Wry & Dry

Budget: 3/10

A forest of trees has given its life to the paper upon which the analysis of the budget has been printed.  So W&D will confine himself to two areas of concern

1. Superannuation - a farce in two parts

Whatever they're smoking in Canberra must be high quality stuff.


Artist's impression of the government budget superannuation review task force

W&D will ignore, for this week, the facts that (a) Australians voted for a government in 2013 that vowed not to make any changes to superannuation and that government is still the government; and (b) it is bad policy to make retrospective changes.

More specifically, two appalling decisions compromise what otherwise seems reasonable superannuation changes. But those two shockers will keep an army of accountants and financial advisers in clover for many years.

Firstly, the lifetime limit (backdated to 2007!) of non-concessional superannuation contributions of $500,000 is administratively unworkable, penalises those who haven't had the chance to make decent contributions until later in their working life and, when considered in conjunction with the new $1.6m limit on tax-free pension accounts, is actually going to cost tax revenue.

What were those bozos thinking?

W&D predicts that the government will be forced to change this policy. It is farcical.

Secondly, the lowering of the concessional contribution limit to $25,000 p.a. is not going to allow people to save enough in superannuation upon which to retire adequately. And certainly to never be able to reach the $1.6m tax-free pension limit. This is because most people make most of their superannuation contributions in the short period after their mid-50s. 

In fact, assuming SGC contributions on, say, $80,000 real average salary up to age 50, 4% net real rate of return and the $25,000 concessional contribution limit, by age 60 a person will have a superannuation fund balance of about $675,000 in today's dollars.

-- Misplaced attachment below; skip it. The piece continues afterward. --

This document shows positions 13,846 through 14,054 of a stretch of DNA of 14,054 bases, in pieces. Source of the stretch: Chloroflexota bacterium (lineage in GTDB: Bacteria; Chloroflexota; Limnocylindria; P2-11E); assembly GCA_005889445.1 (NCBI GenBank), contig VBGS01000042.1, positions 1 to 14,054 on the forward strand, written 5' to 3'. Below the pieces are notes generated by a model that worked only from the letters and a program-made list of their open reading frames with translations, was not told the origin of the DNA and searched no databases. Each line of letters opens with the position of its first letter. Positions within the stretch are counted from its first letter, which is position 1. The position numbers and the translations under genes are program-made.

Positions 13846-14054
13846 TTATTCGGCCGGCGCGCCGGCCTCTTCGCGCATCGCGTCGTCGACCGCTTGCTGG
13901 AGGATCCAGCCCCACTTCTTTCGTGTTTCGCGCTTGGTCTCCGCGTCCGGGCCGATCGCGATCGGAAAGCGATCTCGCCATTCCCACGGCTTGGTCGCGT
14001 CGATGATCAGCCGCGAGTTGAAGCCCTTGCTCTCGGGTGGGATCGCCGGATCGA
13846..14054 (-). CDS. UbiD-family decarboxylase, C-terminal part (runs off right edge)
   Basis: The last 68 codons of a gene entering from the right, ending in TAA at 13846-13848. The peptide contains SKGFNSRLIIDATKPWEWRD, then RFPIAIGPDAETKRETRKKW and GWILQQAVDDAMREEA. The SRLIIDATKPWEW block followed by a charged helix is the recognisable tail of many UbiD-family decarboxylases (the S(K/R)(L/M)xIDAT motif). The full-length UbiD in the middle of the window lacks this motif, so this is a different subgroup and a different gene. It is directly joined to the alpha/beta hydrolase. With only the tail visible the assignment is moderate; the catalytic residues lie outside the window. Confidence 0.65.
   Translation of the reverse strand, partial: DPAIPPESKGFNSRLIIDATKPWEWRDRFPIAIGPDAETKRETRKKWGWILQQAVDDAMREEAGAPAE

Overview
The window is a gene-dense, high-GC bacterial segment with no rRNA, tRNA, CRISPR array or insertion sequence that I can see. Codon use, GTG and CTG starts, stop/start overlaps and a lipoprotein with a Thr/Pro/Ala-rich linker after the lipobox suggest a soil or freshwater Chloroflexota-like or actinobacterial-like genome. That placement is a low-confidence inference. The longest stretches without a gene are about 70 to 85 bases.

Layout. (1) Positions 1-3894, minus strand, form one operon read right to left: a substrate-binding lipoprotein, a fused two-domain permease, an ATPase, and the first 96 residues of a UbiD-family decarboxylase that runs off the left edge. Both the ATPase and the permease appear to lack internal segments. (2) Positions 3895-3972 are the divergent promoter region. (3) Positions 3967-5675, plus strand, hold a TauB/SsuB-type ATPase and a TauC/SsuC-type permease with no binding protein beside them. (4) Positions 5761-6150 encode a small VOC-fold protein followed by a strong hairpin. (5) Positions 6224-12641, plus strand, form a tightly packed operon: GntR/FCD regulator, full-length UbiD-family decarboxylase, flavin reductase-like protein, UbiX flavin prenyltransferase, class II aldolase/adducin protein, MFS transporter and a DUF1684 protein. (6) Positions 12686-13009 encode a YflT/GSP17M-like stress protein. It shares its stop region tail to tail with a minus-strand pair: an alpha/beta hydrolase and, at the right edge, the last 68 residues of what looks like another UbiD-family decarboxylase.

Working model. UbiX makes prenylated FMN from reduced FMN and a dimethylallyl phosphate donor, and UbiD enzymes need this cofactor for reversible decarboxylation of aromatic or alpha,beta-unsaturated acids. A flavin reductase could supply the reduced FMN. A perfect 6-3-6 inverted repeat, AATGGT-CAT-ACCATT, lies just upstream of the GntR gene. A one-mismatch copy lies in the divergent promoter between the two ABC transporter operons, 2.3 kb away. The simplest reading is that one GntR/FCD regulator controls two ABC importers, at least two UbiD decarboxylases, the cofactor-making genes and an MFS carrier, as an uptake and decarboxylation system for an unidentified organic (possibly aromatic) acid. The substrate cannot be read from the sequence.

Which, depending on individual circumstances, means he/ she may go on the aged pension.

Go figure.

Readers (and W&D) are wondering why the seemingly intelligent Scott Morrison and Kelly O'Dwyer allowed such absurd, counter-productive, de-motivating, expensive, invidious and insidious policies to creep into government policy.

"Treasurer Morrison then realised what had happened with his superannuation changes."

2. Debt

Yes, yes, debt of 20% of GDP (or whatever figure it has been fudged to be) is sort of manageable.  And the spenders will always say, "but it's not as high as [insert a convenient OECD country here]".    

That is not the point.  Those countries don't have a tiny population in a mono-economy (resources) with which it is difficult to trade.

Debt to GDP

Remembering the line: "Socialism is fine until you run out of other peoples' money" [2], the government has failed to curb its addiction to spending.  Like any addiction, it's not a problem at the start, but then it becomes hard to control.  And then the pain of remediation is great.  W&D would suggest that it is better to take a small amount of pain early, than an insufferable amount later.  But more on Greece, later.

And then there is the social cost of the peoples coming to rely more and more on government and less and less on themselves.  Not a good harbinger of prosperity.

Perhaps an alphabetical embarrassment might help.  That is, a credit downgrade from AAA (as warned by Moody's yesterday).